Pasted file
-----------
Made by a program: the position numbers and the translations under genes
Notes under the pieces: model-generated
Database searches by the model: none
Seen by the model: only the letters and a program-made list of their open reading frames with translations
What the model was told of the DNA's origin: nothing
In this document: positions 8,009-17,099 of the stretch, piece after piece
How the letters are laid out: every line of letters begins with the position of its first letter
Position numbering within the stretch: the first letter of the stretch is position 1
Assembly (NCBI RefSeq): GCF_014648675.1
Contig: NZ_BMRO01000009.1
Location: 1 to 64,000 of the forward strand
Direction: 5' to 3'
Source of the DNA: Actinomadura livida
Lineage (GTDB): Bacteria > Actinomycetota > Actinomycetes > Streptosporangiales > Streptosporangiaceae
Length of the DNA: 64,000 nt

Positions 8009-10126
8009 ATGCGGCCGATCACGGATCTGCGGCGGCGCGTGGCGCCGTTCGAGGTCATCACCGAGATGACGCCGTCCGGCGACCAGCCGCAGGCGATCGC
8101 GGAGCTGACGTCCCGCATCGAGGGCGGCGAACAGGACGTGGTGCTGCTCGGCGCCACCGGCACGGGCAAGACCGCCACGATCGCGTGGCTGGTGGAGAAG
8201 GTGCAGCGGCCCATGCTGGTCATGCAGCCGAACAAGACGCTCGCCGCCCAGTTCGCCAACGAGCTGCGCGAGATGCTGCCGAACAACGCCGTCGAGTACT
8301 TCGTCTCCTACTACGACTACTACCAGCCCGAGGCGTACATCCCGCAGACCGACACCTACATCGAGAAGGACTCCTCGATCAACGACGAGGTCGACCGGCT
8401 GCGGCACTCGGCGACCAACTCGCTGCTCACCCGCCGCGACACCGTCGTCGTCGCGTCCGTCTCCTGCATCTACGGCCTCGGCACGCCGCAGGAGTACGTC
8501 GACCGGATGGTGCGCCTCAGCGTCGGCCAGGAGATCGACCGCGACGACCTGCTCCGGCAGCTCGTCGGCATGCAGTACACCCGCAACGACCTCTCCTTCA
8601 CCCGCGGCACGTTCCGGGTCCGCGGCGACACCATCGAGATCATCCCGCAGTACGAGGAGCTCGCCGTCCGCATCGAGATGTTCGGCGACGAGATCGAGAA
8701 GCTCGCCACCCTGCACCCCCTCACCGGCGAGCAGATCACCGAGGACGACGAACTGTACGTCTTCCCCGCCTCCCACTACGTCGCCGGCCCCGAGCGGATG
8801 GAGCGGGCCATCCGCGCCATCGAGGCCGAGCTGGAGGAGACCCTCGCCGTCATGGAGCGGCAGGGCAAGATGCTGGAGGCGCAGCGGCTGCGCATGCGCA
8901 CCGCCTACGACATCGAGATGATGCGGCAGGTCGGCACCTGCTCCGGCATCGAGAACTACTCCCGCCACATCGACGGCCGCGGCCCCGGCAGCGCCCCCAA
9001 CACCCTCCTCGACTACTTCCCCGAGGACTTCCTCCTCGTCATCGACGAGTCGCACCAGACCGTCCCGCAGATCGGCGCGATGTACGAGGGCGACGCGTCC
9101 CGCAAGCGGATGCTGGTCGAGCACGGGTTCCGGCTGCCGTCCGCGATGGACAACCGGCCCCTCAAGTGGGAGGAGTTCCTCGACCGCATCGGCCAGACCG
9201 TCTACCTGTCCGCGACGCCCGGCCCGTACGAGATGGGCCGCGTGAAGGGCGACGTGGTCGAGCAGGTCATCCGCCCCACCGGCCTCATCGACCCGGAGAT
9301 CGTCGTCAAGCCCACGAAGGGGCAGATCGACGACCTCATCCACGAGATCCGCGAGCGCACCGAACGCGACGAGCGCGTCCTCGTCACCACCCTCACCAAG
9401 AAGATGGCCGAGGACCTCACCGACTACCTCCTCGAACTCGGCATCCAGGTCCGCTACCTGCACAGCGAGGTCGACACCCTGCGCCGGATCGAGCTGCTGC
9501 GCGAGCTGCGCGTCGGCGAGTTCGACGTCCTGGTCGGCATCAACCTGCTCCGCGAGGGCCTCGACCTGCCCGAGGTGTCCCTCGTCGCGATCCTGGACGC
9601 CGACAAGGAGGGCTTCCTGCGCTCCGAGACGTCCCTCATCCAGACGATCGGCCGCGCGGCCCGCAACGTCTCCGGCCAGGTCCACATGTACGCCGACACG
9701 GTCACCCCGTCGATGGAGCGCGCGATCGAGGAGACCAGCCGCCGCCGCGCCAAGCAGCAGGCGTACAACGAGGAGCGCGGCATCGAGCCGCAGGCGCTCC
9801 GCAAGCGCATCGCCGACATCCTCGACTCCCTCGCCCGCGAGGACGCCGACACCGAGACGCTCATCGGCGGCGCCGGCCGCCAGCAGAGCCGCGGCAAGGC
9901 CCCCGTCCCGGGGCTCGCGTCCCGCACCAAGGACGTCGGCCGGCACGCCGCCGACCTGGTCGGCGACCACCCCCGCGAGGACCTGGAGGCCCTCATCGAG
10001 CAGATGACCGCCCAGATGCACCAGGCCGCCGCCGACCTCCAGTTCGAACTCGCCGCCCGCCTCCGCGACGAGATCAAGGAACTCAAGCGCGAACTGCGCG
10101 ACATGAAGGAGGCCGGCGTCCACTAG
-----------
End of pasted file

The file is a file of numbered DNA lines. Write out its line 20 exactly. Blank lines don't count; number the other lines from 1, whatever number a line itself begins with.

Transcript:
8301 TCGTCTCCTACTACGACTACTACCAGCCCGAGGCGTACATCCCGCAGACCGACACCTACATCGAGAAGGACTCCTCGATCAACGACGAGGTCGACCGGCT